In all the haste to stock up on the staples, it could be easy to forget the stuff that actually adds flavour. Please, don’t do that. Make sure you have an arsenal of whole spices, condiments like soy sauce, vinegars, fish sauce, mustard, chilli sauces and pastes of your choosing. Miso adds umami depth to anything and lasts forever. And don’t forget oil and butter! (Butter freezes OK if you’re worried you might be battening down the hatches for a long period). Peanut butter and Marmite or Vegemite are not only lifesavers on toast, you can use them to add depth to all kinds of dishes. Oh, and make sure you’ve got capers and pickles, preserved lemons, ferments like kimchi and sauerkraut – they also last forever and make stuff yum. I go through phases of putting sauerkraut on everything when I don’t have any fresh veg to hand. Sauerkraut and peanut butter on toast? Absolutely *chef kissing fingers*. Pickles and peanut butter? This story introduced me to that combo and I have not looked back.

FLOUR, YEAST/SOURDOUGH STARTER

Not much of a baker? If you’re stuck in isolation for a couple of weeks, you might become one, so you best get some flour. There are heaps of simple bread recipes online, and you can’t really go wrong starting with a flatbread. You need yoghurt for Jamie’s version, but this one’s just flour, water, oil and salt – simple as. If you’ve always wanted to get into sourdough, this could be your chance – making your own starter from scratch takes time, but you’ll have plenty of that, and Jane Lyons showed us how back in January. Sam Ellis’s sourdough pan loaf is a good place to kick off, and you can do it with yeast if starter is in the too-hard basket. Stick with sourdough, though, and you can move on to Emma Boyd’s crumpets, crackers and pasta.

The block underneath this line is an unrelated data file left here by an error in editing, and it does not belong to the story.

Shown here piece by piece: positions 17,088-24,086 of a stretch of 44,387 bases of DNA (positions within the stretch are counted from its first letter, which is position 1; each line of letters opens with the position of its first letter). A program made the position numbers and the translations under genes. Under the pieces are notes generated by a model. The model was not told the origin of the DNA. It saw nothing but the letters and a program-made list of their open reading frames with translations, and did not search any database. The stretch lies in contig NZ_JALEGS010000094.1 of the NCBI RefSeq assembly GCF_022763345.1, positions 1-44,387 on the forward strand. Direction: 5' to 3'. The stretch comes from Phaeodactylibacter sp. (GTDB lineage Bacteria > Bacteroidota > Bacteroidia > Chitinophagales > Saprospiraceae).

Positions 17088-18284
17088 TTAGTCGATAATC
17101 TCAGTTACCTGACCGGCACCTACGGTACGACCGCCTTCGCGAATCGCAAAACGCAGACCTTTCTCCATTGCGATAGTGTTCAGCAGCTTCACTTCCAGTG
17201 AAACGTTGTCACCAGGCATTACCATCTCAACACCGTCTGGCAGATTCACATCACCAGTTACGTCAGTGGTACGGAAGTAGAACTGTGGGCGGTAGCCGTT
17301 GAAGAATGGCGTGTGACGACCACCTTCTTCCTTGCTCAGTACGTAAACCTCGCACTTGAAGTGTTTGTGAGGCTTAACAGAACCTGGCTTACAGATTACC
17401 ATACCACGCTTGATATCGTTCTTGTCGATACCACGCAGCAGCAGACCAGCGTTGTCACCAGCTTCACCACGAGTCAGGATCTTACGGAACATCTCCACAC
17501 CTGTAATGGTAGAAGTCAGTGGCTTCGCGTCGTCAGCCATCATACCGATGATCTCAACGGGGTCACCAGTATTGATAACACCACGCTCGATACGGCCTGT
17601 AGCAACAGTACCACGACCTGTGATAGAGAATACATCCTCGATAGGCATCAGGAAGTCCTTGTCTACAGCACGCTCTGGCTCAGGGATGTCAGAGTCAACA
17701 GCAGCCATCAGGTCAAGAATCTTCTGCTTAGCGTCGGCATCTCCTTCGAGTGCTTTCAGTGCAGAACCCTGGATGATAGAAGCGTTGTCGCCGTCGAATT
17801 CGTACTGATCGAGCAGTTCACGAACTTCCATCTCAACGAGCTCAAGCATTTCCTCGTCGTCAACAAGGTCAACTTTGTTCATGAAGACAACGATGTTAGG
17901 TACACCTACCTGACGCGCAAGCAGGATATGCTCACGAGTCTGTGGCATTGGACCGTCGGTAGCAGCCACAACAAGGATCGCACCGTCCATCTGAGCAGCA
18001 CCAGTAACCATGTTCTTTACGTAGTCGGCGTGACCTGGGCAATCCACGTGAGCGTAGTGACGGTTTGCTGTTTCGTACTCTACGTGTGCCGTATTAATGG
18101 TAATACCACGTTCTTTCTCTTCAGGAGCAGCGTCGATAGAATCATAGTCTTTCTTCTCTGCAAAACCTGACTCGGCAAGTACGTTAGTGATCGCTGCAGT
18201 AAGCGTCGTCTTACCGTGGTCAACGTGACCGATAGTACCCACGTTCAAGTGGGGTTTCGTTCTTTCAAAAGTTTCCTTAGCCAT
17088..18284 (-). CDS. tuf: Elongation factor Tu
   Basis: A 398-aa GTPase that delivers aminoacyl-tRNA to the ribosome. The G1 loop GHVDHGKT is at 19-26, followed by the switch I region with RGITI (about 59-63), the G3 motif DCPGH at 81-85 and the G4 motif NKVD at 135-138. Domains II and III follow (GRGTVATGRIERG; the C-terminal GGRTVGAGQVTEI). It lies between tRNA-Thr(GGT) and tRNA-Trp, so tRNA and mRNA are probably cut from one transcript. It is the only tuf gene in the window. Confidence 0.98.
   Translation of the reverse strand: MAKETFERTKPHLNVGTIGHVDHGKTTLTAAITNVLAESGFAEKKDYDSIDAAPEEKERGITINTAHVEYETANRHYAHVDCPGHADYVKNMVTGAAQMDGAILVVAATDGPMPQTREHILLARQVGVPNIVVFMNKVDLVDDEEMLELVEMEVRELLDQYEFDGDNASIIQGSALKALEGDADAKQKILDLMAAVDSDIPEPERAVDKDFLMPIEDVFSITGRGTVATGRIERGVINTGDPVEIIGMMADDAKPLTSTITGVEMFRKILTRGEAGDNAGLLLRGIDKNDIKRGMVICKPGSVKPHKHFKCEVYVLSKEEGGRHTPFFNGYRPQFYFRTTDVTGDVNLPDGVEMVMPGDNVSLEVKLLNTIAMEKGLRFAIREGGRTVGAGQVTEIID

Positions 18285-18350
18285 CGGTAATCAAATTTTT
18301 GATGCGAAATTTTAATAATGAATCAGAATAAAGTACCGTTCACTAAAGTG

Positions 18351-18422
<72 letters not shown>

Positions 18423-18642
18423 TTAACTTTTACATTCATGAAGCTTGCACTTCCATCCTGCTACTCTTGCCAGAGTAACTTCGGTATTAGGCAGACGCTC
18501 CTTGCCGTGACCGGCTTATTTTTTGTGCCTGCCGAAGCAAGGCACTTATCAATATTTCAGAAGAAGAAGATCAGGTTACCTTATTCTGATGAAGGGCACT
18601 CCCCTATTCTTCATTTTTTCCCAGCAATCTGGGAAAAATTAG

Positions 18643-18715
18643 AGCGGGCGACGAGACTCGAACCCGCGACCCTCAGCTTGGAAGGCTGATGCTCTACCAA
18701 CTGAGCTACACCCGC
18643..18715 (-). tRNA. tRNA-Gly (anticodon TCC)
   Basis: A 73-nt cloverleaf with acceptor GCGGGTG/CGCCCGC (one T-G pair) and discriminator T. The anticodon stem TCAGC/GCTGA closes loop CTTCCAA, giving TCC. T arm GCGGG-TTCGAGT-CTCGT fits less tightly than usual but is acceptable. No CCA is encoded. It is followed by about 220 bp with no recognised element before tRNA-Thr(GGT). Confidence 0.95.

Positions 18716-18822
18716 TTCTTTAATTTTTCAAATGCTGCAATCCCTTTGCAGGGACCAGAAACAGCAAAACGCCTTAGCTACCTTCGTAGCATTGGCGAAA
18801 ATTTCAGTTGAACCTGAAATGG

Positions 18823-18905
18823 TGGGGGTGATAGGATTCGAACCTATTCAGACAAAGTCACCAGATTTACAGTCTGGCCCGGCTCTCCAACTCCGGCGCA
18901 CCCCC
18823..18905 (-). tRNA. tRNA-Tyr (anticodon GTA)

DAIRY PRODUCTS AND ALTERNATIVES

That long-life UHT milk business leaves me cold, but Xanthe Clay reckons plastic bottles of milk freeze OK (see Telegraph link above). Or you could ditch the dairy and get long-life cartons of almond, soy or oat milk: vegan baking like Meera Sodha’s delicious-looking cake using almond milk and olive oil could be your saviour. If you don’t want to go vegan, butter will definitely last a few weeks in the fridge and supposedly freezes OK too. Same goes with cheese: hard lasts for ages in the fridge, soft freezes OK for use in cooking (chuck some mozzarella into that bad boy and test it out). Eggs? They’ll last a good while longer than their best-before stamp: just do the float test

Good luck out there! And remember, there 👏 is  👏 absolutely 👏 no 👏 need 👏 to 👏 panic 👏 buy. The supermarkets are not going to be shut down. Think about those more vulnerable than you before you nab that last tin of baked beans. (And if you do end up with an empty pantry, check out your local eateries – plenty have innovated in response to the outbreak and are offering pick-up and delivery options.)